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Creative Commons Attribution 3.0 License
This work is licensed under a Creative Commons Attribution 3.0 License.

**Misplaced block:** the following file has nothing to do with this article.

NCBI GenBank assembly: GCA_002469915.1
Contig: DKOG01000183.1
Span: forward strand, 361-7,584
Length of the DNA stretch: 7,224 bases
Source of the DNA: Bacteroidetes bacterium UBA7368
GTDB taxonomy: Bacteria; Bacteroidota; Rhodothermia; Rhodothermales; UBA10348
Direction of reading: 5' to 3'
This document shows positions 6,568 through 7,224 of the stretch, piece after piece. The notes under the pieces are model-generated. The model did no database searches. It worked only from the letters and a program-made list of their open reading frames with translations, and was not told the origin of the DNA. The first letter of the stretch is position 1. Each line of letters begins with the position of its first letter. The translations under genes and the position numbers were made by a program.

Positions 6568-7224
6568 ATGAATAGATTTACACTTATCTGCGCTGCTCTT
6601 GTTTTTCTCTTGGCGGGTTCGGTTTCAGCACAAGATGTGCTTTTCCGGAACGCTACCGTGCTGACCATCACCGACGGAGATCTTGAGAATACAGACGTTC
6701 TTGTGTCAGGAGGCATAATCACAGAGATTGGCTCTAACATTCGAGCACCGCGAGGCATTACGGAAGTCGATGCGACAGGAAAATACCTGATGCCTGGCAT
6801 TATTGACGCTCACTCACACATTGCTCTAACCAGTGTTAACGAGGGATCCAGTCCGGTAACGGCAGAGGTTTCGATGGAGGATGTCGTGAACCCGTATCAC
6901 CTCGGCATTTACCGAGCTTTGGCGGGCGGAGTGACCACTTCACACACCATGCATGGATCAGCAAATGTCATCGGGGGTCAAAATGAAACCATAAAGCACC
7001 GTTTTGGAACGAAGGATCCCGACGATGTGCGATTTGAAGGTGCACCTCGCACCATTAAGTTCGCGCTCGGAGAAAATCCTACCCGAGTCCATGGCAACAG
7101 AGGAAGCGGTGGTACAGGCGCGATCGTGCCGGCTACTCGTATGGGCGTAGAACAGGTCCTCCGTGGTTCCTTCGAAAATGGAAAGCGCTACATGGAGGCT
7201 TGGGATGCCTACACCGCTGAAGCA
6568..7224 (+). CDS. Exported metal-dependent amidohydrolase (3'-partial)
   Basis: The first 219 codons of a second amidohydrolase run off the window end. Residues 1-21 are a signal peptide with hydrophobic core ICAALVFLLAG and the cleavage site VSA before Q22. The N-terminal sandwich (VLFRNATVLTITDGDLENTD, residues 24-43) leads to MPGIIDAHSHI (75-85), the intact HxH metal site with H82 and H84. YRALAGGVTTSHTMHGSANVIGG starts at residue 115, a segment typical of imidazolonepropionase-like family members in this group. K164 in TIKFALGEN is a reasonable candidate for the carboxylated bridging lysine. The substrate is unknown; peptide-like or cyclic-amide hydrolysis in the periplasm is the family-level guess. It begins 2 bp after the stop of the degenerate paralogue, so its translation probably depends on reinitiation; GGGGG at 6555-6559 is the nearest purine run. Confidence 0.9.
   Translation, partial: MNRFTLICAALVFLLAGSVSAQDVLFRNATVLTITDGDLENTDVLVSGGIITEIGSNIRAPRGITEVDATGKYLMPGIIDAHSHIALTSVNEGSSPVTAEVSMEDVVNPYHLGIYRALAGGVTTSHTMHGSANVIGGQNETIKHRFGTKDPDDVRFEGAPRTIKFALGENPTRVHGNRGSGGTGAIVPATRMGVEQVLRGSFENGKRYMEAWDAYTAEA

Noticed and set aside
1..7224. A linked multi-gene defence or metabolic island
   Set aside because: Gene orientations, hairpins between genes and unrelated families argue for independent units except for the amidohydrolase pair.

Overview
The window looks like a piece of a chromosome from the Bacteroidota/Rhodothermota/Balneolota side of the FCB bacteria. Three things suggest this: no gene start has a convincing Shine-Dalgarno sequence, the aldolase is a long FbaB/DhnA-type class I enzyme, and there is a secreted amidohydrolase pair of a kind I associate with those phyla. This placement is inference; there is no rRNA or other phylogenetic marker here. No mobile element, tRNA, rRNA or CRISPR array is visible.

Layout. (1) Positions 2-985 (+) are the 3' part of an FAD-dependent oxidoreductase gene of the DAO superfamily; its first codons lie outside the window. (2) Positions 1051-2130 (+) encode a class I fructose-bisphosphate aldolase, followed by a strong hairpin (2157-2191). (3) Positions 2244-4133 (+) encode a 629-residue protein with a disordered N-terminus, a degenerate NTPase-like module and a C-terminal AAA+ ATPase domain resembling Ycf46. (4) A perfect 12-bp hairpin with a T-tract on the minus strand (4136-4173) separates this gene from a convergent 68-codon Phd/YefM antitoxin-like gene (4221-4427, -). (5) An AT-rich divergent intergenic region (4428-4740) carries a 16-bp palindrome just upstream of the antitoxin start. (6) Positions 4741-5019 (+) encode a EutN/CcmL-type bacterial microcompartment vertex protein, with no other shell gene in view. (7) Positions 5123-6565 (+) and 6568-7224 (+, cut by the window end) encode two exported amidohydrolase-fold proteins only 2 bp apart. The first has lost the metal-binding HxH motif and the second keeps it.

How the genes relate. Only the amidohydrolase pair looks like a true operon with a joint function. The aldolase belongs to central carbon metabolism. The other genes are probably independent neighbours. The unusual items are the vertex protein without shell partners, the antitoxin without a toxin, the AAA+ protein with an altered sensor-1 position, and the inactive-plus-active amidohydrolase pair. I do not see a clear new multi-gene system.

Within middle school classrooms a diverse body of students require specialized instruction and science teachers with unique abilities to implement a reform-based science curriculum. To achieve the goal of success for all, students who are English language leaners and with exceptionalities, such as learning disabilities, and emotional and behavioral disorders, are often assigned paraeducators to support science learning. However, professional development often focuses on immersing paraeducators through a broad model of curricular modifications and general support strategies. This study reports findings of a three-year professional development project for middle level science teachers and paraeducators designed to increase science conceptual understanding and inquiry skills development. The overarching goals were to: 1) increase middle level science teachers ability to explain science concepts, and 2) develop paraeducator’s ability to directly assist in delivering inquiry-based science for students with Individualized Educational Plans identified with learning disabilities and emotional and behavioral disorders. A total of 13 science teachers collaborated with 11 paraeducators to identify practices impeding reform-based science instruction, address misconceptions, and modify delivery of instruction and assessment. The model for collaborating with science teachers enabled paraprofessionals to experience science as inquiry and expand their understanding of the vital role paraeducators have in supporting science learning. This mixed methods research design utilized data collected from the STEBI-A [and modified version for paraeducators], RTOP, and reflective journals to determine project impact. Analyses of the data reveal change in conceptual understanding, perceptions, and methodologies by which teachers and paraeducators collaborate to implement science instruction. The model demonstrates strategies for shifting the paradigm of paraeducators as silent partners to active participants in teaching inquiry-based science in middle schools.